A bunion on the big toe is a common dysfunction we see as physiotherapists. Sometimes they are painful but other times they just look unusual and patients often ask us why their big toe has slowly changed shape over time.
Firstly, let’s bust the myth that bunions are hereditary. Contrary to popular belief, bunions are not related to genetics. They are not attributed to inheriting poor bone structure and should not be treated with surgery (most of the time!).
In most cases there is an external reason for the production of a bunion, and it is most likely what you are wearing on your feet! So let’s talk about footwear and bunion prevention.
Human feet are naturally widest at the ends of the toes – not at the balls of the feet. Look at the feet of a baby, their toe region is always wider than the rest of the foot. BUT most modern footwear is manufactured to be widest at the balls of the feet, which causes the toes to be pushed inwards. This is why if you look down at your feet now perhaps your toes look squashed inwards and cramped? Your toes are not designed to be that way however footwear has caused this to happen over time. Most commonly the big toe is the one to suffer and can look like the picture below on the right. For our patients who are dancers – have a think about how your pointe shoes may be causing this to happen as well.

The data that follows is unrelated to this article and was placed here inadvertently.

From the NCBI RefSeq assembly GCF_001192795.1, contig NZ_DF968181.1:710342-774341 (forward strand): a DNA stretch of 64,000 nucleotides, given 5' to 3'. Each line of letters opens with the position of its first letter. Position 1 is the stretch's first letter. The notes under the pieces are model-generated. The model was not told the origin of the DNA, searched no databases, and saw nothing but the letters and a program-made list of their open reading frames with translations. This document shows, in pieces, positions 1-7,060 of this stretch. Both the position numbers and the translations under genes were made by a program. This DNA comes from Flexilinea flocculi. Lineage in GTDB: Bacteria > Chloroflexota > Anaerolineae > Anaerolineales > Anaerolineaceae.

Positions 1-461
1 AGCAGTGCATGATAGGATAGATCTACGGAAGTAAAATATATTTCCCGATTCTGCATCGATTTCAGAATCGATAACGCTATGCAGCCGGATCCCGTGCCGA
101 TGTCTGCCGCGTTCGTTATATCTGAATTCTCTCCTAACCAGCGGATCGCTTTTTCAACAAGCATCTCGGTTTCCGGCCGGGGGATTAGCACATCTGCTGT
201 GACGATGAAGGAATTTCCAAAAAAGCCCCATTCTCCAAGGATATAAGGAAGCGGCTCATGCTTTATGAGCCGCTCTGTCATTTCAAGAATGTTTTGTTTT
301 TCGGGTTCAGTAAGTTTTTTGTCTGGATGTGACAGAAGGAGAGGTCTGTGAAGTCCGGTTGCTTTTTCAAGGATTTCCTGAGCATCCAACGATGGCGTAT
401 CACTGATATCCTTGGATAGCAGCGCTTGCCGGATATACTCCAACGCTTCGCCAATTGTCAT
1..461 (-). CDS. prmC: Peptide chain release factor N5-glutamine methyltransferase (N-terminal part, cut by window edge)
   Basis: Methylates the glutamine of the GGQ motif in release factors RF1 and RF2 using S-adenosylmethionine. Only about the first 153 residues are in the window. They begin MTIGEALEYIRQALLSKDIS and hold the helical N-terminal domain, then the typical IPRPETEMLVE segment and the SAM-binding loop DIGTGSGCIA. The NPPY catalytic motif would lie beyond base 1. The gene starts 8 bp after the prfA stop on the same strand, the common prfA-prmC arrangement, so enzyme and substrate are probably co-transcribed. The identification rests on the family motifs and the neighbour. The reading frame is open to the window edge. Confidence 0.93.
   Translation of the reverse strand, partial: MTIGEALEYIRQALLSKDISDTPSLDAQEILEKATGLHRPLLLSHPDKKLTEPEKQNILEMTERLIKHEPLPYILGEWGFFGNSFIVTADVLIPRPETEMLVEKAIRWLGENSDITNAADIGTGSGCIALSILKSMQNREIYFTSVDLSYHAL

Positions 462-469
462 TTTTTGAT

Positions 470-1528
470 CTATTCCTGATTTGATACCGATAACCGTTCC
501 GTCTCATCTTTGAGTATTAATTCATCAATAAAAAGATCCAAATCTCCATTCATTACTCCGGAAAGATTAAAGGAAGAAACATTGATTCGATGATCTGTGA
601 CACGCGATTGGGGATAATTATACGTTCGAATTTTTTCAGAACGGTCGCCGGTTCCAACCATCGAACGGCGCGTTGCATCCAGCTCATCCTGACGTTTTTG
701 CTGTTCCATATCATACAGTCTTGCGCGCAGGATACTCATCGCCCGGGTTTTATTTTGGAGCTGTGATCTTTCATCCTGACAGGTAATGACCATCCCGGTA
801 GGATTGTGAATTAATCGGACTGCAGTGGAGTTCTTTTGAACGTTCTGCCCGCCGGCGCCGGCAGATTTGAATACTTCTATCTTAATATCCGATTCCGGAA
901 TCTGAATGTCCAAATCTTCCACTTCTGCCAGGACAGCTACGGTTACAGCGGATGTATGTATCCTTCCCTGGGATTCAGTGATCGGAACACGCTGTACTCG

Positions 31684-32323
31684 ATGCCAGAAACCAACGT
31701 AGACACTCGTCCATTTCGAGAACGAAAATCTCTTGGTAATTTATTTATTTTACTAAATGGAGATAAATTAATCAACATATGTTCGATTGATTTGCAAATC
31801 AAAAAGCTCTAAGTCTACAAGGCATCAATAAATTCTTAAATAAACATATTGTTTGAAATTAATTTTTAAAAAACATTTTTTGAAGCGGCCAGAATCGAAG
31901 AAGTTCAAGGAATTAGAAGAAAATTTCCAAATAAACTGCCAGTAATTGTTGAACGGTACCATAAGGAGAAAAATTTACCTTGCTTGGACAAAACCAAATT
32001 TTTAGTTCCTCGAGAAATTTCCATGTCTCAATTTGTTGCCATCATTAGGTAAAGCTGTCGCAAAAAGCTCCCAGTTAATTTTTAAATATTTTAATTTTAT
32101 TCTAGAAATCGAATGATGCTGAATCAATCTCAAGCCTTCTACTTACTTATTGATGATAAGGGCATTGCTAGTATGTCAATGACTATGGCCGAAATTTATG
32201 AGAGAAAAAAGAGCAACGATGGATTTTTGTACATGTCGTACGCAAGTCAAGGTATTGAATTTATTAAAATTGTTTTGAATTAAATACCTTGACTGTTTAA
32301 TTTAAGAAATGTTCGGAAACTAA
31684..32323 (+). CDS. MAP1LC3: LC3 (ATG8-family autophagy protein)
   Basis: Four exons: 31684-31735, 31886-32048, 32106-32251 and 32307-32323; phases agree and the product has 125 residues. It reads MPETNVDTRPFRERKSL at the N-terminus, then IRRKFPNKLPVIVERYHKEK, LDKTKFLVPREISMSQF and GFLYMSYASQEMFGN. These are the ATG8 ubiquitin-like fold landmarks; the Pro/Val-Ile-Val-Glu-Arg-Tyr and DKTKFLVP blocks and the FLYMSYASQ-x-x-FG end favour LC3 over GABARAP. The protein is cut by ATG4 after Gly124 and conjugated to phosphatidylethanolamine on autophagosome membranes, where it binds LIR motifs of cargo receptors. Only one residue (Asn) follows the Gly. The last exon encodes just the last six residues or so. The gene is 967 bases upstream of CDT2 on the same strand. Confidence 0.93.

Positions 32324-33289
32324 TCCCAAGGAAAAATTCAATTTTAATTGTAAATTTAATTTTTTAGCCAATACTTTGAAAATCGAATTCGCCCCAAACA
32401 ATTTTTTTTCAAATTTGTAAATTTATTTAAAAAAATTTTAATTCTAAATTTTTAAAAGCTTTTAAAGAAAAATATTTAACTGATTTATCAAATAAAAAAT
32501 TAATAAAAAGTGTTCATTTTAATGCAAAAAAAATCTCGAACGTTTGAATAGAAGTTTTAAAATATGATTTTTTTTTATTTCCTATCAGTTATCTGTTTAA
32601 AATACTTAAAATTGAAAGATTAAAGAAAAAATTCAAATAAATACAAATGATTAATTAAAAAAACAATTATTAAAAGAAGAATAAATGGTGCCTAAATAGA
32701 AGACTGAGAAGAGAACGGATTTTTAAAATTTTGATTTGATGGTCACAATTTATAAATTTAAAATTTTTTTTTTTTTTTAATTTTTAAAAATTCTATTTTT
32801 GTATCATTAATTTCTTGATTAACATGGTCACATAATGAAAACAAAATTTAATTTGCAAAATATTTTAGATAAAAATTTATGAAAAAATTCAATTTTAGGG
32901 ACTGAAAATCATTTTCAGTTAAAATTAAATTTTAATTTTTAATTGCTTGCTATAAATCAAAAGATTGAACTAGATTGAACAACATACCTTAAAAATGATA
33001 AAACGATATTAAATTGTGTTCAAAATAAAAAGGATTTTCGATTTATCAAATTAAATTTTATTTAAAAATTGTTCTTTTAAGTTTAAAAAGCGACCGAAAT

So what are some things you can do to manage and prevent bunions forming?
- Only wear shoes that are wider at the toe box (and not just the balls of the feet). If you are finding it difficult to locate shoes like this talk to your physio about some options.
- Use tape or orthosis to help correct the big toe alignment. My current favourite is the “Correct Toes” orthosis which can help correct alignment, strengthen the foot and restore function. We can also use K tape or Rocktape to correct the alignment.